The life of former University of Oregon President Dave Frohnmayer was celebrated Saturday in a public memorial service at Matthew Knight Arena on the U of O campus in Eugene. Frohnmayer served as state Attorney General, was a state legislator and was dean of the U of O law school. Oregon U.S. Senator Ron Wyden, State Senator Betsy Johnson and family members spoke of Frohnmayer's accomplishments and character.

His son Mark Frohnmayer quoted one of his father's students:

This week is spring break for all the major universities and school districts in Oregon. With that in mind, officials are urging drivers to be extra cautious.

In addition to in-state vacationers, roads may be swelled by travelers from California, which also has many schools on break. Shelley Snow is with the Oregon Department of Transportation. She says the Fourth of July is the most deadly time on the roads, but drivers shouldn’t be complacent this time of year: 

Health Officials Urge U of O Students To Get Meningococcal Vaccine

Mar 20, 2015

The state confirmed Thursday a sixth student from the University of Oregon has come down with meningococcal disease. Health officials want parents to persuade students to get vaccinated over Spring Break.

So far, one student has died, a second was seriously ill on a ventilator and three others missed classes. Now, another student has come down with the disease.
Lane County Public Health officer, Dr. Patrick Luedtke  , would only say he's a 20-year-old sophomore who lives off campus.

A fifth University of Oregon student has tested positive for the meningococcemia bacteria. This is the first confirmed case since a student died of the illness last month.

The student is a sophomore who lives at the Capstone complex in downtown Eugene. He was diagnosed Thursday with the bacteria that can cause a deadly blood infection. Mike Eyster is Executive Director of the U of O Health Center. He says they alerted the campus community immediately:

Scott McGuffin

Arsenic in drinking water supplies is a worldwide problem. A discovery by scientists at the University of Oregon could lead to a new way to remove the toxic chemical, making groundwater supplies safer for communities.

Call it a cleanse. Or detoxification. That’s basically the process happening in groundwater, identified by University of Oregon geology professor Qusheng Jin.

He tested well-water in Creswell, Oregon, and found microbes are naturally transforming toxic water-born arsenic into a gas that can rise and get trapped in the soil, where it’s less of a problem.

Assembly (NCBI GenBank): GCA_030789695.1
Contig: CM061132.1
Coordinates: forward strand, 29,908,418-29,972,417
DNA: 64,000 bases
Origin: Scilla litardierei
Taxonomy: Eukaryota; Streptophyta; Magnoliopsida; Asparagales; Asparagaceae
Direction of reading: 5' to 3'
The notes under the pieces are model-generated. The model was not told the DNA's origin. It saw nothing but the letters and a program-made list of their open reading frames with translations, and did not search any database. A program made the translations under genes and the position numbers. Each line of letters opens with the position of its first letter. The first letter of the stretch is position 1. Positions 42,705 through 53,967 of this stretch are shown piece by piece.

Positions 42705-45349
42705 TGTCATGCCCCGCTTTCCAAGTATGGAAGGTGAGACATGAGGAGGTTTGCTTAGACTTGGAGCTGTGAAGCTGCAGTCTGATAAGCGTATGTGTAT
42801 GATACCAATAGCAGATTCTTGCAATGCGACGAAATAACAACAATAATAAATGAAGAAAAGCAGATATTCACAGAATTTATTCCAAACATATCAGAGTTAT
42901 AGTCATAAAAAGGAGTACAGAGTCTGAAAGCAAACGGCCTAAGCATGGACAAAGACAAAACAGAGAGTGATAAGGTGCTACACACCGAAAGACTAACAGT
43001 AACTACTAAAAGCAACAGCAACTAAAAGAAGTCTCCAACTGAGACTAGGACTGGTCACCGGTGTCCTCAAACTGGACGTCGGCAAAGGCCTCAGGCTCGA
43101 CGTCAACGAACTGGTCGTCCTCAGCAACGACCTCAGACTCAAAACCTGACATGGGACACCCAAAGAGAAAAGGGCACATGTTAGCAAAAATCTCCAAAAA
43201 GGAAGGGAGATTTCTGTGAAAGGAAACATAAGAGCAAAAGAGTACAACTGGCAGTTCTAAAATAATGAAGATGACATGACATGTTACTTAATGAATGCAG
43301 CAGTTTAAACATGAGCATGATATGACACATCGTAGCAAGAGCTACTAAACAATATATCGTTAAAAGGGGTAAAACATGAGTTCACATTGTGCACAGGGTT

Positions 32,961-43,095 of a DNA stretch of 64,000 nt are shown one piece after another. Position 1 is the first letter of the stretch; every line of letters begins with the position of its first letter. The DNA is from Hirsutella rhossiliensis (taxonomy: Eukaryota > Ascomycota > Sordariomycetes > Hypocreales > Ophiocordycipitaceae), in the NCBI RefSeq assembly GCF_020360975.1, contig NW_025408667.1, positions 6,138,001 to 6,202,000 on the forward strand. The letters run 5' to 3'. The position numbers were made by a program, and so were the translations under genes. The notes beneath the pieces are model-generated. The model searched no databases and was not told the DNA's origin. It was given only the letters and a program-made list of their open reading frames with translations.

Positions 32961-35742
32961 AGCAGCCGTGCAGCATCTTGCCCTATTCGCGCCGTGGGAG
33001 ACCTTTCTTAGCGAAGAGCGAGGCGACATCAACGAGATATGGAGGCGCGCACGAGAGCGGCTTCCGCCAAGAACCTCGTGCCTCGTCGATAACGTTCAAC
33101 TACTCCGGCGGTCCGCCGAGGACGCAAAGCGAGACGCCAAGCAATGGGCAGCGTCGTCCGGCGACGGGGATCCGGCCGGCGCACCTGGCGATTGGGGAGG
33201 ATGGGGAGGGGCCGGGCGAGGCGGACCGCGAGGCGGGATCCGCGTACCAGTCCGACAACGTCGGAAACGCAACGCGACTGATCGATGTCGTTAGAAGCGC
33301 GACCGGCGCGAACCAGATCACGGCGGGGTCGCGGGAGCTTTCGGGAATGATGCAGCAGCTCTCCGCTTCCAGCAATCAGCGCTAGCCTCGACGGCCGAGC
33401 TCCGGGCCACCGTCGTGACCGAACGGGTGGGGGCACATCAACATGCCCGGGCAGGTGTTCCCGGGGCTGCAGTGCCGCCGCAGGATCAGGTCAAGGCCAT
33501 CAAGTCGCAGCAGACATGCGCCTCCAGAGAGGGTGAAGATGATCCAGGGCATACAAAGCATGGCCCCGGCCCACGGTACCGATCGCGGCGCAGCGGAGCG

Tiffany Eckert

KLCC's Tiffany Eckert visits the mass vaccination clinic at Matthew Knight Arena on the University of Oregon campus. The newly approved vaccine Trumenba is being administered to any undergraduate who wants it. As students trickle in for the vaccination, Tiffany spoke with Andre Le Duc, Executive Director of Enterprise Risk Services.

Tiffany Eckert

The second day of the "mass vax" clinic at the University of Oregon saw fewer students than anticipated. Pharmacists lined the halls of Matthew Knight Arena with Meningitis vaccinations at the ready. According to one care provider, students have been "trickling in."

Undergrad students who do show up are being walked through health questions and insurance paperwork. The UO is partnering with Albertson's and Safeway pharmacies to process insurance claims to the myriad providers, many of whom just approved coverage of the vaccine, Trumenba.

Tiffany Eckert

Institutional response to the Meningococcal Group B outbreak at the University of Oregon has become a lesson in prevention.

The Centers for Disease Control and Prevention have joined county and state authorities to coordinate the largest on-campus vaccination clinic in recent history. A campus-wide ad campaign uses the phrase "Get the Vax" to encourage students to show up at Matthew Knight Arena for the shot.

uoregon.edu

The University of Oregon filed an amended response yesterday (Thursday) to a student’s lawsuit claiming she was raped by three former basketball players.

In the revised response, the U of O removed language seeking reimbursement of legal costs. Interim president Scott Coltrane says they never intended to ask for fees or damages from the claimant: